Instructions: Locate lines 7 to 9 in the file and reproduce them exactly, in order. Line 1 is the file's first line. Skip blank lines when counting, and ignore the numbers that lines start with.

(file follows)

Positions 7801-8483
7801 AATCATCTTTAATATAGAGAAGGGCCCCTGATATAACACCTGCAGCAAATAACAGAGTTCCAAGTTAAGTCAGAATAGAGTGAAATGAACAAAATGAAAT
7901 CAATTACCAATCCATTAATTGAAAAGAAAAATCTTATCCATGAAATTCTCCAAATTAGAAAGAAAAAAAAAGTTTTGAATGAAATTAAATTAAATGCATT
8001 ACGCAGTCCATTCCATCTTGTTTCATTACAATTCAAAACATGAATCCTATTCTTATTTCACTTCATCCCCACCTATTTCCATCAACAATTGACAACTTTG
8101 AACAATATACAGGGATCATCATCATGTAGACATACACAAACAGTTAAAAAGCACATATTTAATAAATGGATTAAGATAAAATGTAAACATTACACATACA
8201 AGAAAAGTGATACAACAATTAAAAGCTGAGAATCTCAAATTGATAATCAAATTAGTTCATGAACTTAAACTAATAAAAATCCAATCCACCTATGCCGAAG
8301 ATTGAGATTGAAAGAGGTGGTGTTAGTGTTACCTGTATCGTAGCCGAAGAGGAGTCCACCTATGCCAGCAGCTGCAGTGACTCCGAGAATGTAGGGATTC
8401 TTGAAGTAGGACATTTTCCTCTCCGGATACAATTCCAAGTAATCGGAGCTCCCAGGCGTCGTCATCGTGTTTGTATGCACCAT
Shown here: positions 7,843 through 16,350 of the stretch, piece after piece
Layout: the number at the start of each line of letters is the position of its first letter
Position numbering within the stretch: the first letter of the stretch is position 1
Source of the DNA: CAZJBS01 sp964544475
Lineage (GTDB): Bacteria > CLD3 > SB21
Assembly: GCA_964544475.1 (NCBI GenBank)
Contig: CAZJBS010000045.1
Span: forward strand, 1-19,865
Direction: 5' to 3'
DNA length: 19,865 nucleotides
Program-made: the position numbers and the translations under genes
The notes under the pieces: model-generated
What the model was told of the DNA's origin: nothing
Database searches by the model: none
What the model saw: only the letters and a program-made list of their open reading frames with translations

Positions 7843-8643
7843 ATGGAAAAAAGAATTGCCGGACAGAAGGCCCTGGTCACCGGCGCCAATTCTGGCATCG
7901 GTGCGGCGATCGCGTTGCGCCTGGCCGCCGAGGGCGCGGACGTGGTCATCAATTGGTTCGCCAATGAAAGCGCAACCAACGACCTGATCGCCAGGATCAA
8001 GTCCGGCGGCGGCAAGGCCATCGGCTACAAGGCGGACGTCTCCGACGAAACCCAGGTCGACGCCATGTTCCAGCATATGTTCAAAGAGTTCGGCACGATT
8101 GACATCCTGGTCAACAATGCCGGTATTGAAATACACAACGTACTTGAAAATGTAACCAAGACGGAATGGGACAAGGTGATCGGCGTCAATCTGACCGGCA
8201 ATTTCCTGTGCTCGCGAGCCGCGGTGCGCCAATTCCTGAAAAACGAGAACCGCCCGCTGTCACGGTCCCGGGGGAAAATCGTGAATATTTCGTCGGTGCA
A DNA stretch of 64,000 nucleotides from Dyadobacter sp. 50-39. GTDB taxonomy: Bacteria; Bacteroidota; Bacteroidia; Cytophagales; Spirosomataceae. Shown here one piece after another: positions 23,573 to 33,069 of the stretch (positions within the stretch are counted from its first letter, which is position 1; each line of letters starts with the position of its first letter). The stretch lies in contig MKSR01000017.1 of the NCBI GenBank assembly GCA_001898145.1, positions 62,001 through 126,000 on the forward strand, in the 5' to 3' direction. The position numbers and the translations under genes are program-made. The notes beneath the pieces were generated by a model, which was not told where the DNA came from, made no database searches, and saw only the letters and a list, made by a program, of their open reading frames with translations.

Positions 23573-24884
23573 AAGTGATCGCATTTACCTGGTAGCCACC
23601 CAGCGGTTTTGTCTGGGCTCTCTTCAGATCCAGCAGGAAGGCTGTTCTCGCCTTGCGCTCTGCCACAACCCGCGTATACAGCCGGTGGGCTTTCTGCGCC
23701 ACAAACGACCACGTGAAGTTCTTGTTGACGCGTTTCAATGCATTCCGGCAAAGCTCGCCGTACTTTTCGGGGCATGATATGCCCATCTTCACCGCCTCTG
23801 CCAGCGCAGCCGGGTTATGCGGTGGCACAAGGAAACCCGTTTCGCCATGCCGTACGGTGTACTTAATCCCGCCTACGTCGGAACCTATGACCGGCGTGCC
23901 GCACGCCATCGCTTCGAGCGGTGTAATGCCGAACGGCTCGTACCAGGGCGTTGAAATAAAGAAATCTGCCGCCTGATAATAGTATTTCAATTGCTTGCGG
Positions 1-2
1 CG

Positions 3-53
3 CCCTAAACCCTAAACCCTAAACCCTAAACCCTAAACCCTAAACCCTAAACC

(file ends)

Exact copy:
8301 ATTGAGATTGAAAGAGGTGGTGTTAGTGTTACCTGTATCGTAGCCGAAGAGGAGTCCACCTATGCCAGCAGCTGCAGTGACTCCGAGAATGTAGGGATTC
8401 TTGAAGTAGGACATTTTCCTCTCCGGATACAATTCCAAGTAATCGGAGCTCCCAGGCGTCGTCATCGTGTTTGTATGCACCAT
Shown here: positions 7,843 through 16,350 of the stretch, piece after piece